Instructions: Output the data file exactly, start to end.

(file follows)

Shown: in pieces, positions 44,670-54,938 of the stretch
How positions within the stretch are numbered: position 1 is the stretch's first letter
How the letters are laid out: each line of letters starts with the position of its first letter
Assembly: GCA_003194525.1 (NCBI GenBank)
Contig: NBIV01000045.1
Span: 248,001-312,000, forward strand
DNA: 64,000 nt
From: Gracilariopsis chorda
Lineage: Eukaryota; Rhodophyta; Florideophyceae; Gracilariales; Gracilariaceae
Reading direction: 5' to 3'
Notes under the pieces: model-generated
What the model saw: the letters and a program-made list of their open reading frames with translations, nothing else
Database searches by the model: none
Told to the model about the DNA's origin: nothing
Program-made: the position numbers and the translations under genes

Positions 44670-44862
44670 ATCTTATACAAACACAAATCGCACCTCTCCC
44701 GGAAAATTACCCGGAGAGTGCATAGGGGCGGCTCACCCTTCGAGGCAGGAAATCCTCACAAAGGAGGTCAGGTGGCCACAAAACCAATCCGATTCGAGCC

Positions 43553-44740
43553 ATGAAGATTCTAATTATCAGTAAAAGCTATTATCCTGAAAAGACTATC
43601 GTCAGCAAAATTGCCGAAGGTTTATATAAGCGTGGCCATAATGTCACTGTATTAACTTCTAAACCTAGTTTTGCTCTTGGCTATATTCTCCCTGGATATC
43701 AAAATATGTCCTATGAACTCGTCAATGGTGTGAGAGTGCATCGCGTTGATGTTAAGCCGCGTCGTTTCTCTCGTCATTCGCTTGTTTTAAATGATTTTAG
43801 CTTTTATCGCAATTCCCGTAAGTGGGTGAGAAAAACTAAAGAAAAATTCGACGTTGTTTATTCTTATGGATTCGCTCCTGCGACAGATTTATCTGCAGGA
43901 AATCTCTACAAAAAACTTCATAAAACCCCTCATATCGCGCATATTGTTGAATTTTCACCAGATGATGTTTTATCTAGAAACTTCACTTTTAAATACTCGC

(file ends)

Shown: in pieces, positions 44,670-54,938 of the stretch
How positions within the stretch are numbered: position 1 is the stretch's first letter
How the letters are laid out: each line of letters starts with the position of its first letter
Assembly: GCA_003194525.1 (NCBI GenBank)
Contig: NBIV01000045.1
Span: 248,001-312,000, forward strand
DNA: 64,000 nt
From: Gracilariopsis chorda
Lineage: Eukaryota; Rhodophyta; Florideophyceae; Gracilariales; Gracilariaceae
Reading direction: 5' to 3'
Notes under the pieces: model-generated
What the model saw: the letters and a program-made list of their open reading frames with translations, nothing else
Database searches by the model: none
Told to the model about the DNA's origin: nothing
Program-made: the position numbers and the translations under genes

Positions 44670-44862
44670 ATCTTATACAAACACAAATCGCACCTCTCCC
44701 GGAAAATTACCCGGAGAGTGCATAGGGGCGGCTCACCCTTCGAGGCAGGAAATCCTCACAAAGGAGGTCAGGTGGCCACAAAACCAATCCGATTCGAGCC

Positions 43553-44740
43553 ATGAAGATTCTAATTATCAGTAAAAGCTATTATCCTGAAAAGACTATC
43601 GTCAGCAAAATTGCCGAAGGTTTATATAAGCGTGGCCATAATGTCACTGTATTAACTTCTAAACCTAGTTTTGCTCTTGGCTATATTCTCCCTGGATATC
43701 AAAATATGTCCTATGAACTCGTCAATGGTGTGAGAGTGCATCGCGTTGATGTTAAGCCGCGTCGTTTCTCTCGTCATTCGCTTGTTTTAAATGATTTTAG
43801 CTTTTATCGCAATTCCCGTAAGTGGGTGAGAAAAACTAAAGAAAAATTCGACGTTGTTTATTCTTATGGATTCGCTCCTGCGACAGATTTATCTGCAGGA
43901 AATCTCTACAAAAAACTTCATAAAACCCCTCATATCGCGCATATTGTTGAATTTTCACCAGATGATGTTTTATCTAGAAACTTCACTTTTAAATACTCGC